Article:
Changing Voter Law Shaping Up As Uphill Battle
When it comes to the 1986 tax relief voter law that paralyzed the House and Senate during critical hours last weekend, is holding back significant economic development spending around the state and could return nearly $3 billion in excess state tax revenue back to taxpayers, Democrats on Beacon Hill have their knives — or sledgehammers — out.
“This made up 1986 Reaganomics ‘tax break’ is derailing tax relief and permanent taxation changes. DYK some members of our state legislature weren’t even alive then? SLEDGEHAMMER by Peter Gabriel was the #1 song 37 yrs ago tonight,” Topsfield Rep. Jamie Belsito tweeted during the marathon session that stretched for nearly 24 hours in large part due to the late-breaking realization about Chapter 62F. “Now let’s sledgehammer this 1986 law.”
All the way to the top of the House leadership chart, public comments about 62F have at times been dismissive of the law and leaders have openly floated the idea that they could either undo or change what voters put into place 36 years ago.
“This is a stunt that was triggered by a law made in 1986 that gives people a one-time opportunity to get money,” House Speaker Ron Mariano said Friday on Bloomberg BayState Business a few hours after he said that, with the possibility that Chapter 62F could require more direct tax relief than the Legislature was prepared to fund, “Everything’s on the table. We could undo the law, we could change it, we could postpone.”
Changing or repealing Chapter 62F before it is officially triggered for fiscal year 2022 would be practically impossible — the objection of any one representative or senator can derail any legislation now that formal sessions have ended and Gov. Charlie Baker has made clear that he’s ready to make the 62F tax relief a reality.
And even altering the law at a late date could also pose some tricky political questions for Beacon Hill Democrats, who face re-election this fall, if they hope to stay in office.
“It was voted by the voters? So that’s a big philosophical question,” Rep. Erika Uyterhoeven of Somerville said early Monday morning when asked about the possibility of altering or repealing Chapter 62F. “Also, which voters are still alive who voted for that? I haven’t done the math on that.”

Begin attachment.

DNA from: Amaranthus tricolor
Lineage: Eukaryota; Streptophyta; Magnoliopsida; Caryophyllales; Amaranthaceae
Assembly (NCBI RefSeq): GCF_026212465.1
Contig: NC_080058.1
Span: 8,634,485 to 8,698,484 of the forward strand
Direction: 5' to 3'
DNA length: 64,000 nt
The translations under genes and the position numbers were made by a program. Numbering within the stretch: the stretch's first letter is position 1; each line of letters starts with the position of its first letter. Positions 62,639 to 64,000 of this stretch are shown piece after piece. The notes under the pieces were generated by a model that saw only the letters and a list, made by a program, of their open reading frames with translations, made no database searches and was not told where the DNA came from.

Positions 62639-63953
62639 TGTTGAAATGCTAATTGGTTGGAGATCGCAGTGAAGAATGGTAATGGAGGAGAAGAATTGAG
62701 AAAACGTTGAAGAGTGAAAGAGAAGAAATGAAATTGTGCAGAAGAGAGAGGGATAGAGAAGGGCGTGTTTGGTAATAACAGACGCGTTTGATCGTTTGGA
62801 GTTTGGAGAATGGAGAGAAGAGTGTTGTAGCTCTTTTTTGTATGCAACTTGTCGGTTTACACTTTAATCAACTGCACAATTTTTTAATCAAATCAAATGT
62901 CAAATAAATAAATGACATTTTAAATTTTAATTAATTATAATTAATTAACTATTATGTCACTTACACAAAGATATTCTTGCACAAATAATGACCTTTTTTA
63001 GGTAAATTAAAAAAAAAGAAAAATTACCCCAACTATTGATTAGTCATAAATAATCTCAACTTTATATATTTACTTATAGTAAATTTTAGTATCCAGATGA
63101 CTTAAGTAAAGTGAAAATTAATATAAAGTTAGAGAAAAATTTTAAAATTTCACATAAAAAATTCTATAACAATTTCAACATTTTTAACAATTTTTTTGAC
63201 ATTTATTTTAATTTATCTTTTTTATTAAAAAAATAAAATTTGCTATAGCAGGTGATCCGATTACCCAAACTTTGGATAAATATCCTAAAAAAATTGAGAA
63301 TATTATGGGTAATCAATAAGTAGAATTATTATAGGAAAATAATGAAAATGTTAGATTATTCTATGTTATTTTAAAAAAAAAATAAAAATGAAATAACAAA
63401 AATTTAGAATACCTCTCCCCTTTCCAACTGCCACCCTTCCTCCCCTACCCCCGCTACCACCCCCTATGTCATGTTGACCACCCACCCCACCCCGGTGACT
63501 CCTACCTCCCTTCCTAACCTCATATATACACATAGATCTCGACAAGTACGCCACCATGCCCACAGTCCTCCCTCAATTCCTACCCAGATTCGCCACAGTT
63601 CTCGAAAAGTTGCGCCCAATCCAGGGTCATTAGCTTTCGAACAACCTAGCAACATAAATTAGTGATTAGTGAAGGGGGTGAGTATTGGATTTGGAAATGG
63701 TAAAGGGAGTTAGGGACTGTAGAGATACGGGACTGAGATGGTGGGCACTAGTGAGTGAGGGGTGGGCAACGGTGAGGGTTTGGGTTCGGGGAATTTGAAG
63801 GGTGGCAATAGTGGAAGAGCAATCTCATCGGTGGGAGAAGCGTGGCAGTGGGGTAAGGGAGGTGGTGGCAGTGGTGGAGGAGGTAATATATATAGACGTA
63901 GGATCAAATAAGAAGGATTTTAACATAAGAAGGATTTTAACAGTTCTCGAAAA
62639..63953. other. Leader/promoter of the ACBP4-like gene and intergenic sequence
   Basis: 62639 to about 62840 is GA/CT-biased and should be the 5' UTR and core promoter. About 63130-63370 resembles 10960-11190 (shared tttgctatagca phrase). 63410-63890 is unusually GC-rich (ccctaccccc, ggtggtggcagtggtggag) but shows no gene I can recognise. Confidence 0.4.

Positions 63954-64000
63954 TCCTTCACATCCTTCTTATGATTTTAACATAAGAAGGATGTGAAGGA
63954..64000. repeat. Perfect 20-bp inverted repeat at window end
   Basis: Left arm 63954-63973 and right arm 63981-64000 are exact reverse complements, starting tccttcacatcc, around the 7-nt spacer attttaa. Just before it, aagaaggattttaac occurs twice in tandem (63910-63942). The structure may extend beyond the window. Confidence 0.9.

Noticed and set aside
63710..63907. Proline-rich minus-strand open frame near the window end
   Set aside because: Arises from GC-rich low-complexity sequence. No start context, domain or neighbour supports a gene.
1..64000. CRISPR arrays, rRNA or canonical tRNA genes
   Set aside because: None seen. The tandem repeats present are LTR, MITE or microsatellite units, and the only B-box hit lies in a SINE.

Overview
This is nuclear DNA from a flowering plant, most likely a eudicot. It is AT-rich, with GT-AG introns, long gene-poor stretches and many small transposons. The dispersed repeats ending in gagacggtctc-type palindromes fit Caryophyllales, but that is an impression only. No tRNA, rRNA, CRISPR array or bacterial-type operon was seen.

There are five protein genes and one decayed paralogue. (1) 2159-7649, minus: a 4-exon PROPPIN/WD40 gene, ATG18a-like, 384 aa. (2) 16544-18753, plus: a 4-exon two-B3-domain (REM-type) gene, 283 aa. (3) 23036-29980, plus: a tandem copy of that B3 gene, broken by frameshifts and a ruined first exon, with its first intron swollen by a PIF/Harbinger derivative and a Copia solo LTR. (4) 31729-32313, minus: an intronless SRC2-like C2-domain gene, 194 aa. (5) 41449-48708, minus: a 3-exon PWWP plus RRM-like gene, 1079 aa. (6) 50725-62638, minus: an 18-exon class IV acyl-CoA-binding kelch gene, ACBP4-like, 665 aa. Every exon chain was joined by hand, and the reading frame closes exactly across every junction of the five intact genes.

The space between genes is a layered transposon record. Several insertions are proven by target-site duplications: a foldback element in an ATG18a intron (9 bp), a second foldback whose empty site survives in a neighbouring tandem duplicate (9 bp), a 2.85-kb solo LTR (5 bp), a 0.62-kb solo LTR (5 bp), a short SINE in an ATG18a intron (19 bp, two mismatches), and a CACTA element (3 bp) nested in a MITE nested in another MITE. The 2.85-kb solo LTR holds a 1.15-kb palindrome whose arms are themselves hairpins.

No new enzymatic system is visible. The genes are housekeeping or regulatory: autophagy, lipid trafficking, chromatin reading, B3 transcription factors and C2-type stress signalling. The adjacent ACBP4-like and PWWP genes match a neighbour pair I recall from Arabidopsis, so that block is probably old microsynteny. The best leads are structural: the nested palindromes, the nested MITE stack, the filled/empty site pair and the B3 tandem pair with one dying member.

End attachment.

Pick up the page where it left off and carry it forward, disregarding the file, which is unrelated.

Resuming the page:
Indeed, more than 1.5 million Massachusetts voters weighed in on the 1986 ballot question, 863,130 (almost 55 percent) of them in favor of establishing a revenue cap and a credit system for excess state revenues to be returned to taxpayers.
People who could have voted on the question are at least 54 years old in 2022, and Massachusetts has an estimated 2,113,910 residents who are 55 years old or older, according to the U.S. Census Bureau’s 2019 American Community Survey.
Any efforts to change Chapter 62F could face headwinds from the Corner Office, no matter who is elected to succeed Baker in January. Legislators have not been shy about looking forward to what they might do with a fellow Democrat in office next year, confident in Maura Healey’s chances of being elected this fall, but the attorney general is not on board with changing Chapter 62F.
“Maura believes taxpayers are entitled to the 62F rebates if the law is triggered and certified by the Auditor,” Healey campaign press secretary Karissa Hand said. Asked if Healey would support any efforts to repeal or amend Chapter 62F as governor, Hand replied, “No, she would not.”
Republican gubernatorial Candidate Chris Doughty said that “the excess money should go back to the hard working taxpayers and the faster the better during these tough inflationary times.”
If he is elected governor, Doughty said that he is “committed to respecting the will of the people.”
“They voted for this measure and it should be honored,” he said.
The campaign of Republican Geoff Diehl did not respond to News Service questions about whether he would support or oppose efforts to repeal or amend Chapter 62F, but his camp told MASSterList that he support the 1986 voter law.
As they ran out of time and their weekend talks were not able to find a way to advance their own tax relief plans in tandem with 62F, Beacon Hill Democrats seemed to accept their fate and acknowledged there is little they could do to prevent the law that voters installed in the 1980s from kicking in.
“We have 62F. That’s the law of the land and it’s gonna happen,” Mariano said as the sun rose Monday.